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A combination of misoprostol and estradiol for preoperative cervical ripening in postmenopausal women: a randomised controlled trial.

Oppegaard KS, Lieng M, Berg A, Istre O, Qvigstad E, Nesheim BI - BJOG (2010)

Bottom Line: To compare the impact of 1000 microg of self-administered vaginal misoprostol versus self-administered vaginal placebo on preoperative cervical ripening after 2 weeks of pretreatment with estradiol vaginal tablets in postmenopausal women prior to day-care operative hysteroscopy.Self-administered vaginal misoprostol of 1000 microg at home on the evening before day-care hysteroscopy is safe and highly acceptable, although a small proportion of women experienced lower abdominal pain.One thousand micrograms of self-administered vaginal misoprostol, 12 hours prior to day-care hysteroscopy, after 14 days of pretreatment with vaginal estradiol, has a significant cervical ripening effect compared with placebo in postmenopausal women.

View Article: PubMed Central - PubMed

Affiliation: Department of Gynaecology, Helse Finnmark, Klinikk Hammerfest, Hammerfest, Norway. kevin.s.oppegaard@helse-finnmark.no

ABSTRACT

Objective: To compare the impact of 1000 microg of self-administered vaginal misoprostol versus self-administered vaginal placebo on preoperative cervical ripening after 2 weeks of pretreatment with estradiol vaginal tablets in postmenopausal women prior to day-care operative hysteroscopy.

Design: Randomised, double-blind, placebo-controlled sequential trial.

Setting: Norwegian university teaching hospital.

Population: Sixty-seven postmenopausal women referred for day-care operative hysteroscopy.

Methods: The women were randomised to receive either 1000 microg of self-administered vaginal misoprostol or self-administered vaginal placebo on the evening before day-care operative hysteroscopy. All women had administered a 25-microg vaginal estradiol tablet daily for 14 days prior to the operation.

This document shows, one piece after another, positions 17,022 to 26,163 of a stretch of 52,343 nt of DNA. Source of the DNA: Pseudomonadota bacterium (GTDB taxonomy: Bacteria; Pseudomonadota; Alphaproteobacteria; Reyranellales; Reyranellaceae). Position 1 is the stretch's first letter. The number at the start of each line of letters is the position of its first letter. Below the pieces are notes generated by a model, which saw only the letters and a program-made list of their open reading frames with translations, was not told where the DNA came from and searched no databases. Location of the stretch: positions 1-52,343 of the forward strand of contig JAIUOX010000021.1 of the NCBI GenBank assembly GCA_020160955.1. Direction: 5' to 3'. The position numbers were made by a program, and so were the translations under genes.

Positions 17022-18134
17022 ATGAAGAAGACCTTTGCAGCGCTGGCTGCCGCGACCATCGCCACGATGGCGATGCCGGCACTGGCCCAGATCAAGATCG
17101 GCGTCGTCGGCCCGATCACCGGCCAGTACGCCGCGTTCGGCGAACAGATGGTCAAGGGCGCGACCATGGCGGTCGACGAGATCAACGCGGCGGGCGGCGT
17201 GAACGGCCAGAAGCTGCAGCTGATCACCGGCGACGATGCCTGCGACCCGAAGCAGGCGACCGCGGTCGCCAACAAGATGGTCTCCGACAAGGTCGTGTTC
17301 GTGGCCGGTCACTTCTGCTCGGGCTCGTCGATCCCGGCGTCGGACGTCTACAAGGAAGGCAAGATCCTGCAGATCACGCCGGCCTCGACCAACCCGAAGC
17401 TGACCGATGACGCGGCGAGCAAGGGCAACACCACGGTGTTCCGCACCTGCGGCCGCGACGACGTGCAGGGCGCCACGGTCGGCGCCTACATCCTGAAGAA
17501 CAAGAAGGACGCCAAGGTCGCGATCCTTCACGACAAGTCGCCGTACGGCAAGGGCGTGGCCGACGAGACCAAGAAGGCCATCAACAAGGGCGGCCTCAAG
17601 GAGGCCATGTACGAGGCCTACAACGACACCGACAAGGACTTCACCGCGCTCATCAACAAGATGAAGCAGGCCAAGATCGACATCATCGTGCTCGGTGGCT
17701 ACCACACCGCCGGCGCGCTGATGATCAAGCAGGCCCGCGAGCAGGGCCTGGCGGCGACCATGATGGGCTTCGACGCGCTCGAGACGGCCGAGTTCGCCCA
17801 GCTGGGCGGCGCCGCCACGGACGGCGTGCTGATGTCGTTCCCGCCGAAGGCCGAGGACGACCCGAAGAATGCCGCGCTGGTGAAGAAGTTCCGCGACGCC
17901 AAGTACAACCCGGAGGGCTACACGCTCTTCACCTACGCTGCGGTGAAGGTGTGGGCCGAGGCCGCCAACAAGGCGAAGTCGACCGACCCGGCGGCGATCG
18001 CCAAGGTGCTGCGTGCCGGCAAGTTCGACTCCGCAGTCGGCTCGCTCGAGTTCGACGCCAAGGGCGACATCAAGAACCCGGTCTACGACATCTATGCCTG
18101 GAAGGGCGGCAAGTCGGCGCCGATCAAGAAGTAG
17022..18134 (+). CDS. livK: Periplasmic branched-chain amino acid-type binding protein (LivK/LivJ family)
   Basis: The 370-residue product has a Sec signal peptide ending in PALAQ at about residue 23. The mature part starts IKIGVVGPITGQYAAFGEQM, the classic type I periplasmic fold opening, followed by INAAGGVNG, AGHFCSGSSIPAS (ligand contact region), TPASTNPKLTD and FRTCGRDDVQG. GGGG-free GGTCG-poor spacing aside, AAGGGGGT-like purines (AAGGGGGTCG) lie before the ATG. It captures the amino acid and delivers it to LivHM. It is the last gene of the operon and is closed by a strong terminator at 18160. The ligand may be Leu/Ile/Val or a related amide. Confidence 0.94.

Primary outcome: preoperative cervical dilatation at hysteroscopy.

Secondary outcomes: difference in dilatation at recruitment and before hysteroscopy, number of women who achieved a preoperative cervical dilatation of 5 mm or more, acceptability, complications and adverse effects.

Results: The mean cervical dilatation was 5.7 mm (SD, 1.6 mm) in the misoprostol group and 4.7 mm (SD, 1.5 mm) in the placebo group, the mean difference in cervical dilatation being 1.0 mm (95% CI, 0.2-1.7 mm). Self-administered vaginal misoprostol of 1000 microg at home on the evening before day-care hysteroscopy is safe and highly acceptable, although a small proportion of women experienced lower abdominal pain.

Conclusions: One thousand micrograms of self-administered vaginal misoprostol, 12 hours prior to day-care hysteroscopy, after 14 days of pretreatment with vaginal estradiol, has a significant cervical ripening effect compared with placebo in postmenopausal women.

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Related in: MedlinePlus

Continuation of the sequential test. The stopping boundaries and the sample path leading to the conclusion that misoprostol was significantly superior to placebo is shown. H0, boundary for the  hypothesis; Ha, boundary for the alternative hypothesis.
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fig02: Continuation of the sequential test. The stopping boundaries and the sample path leading to the conclusion that misoprostol was significantly superior to placebo is shown. H0, boundary for the hypothesis; Ha, boundary for the alternative hypothesis.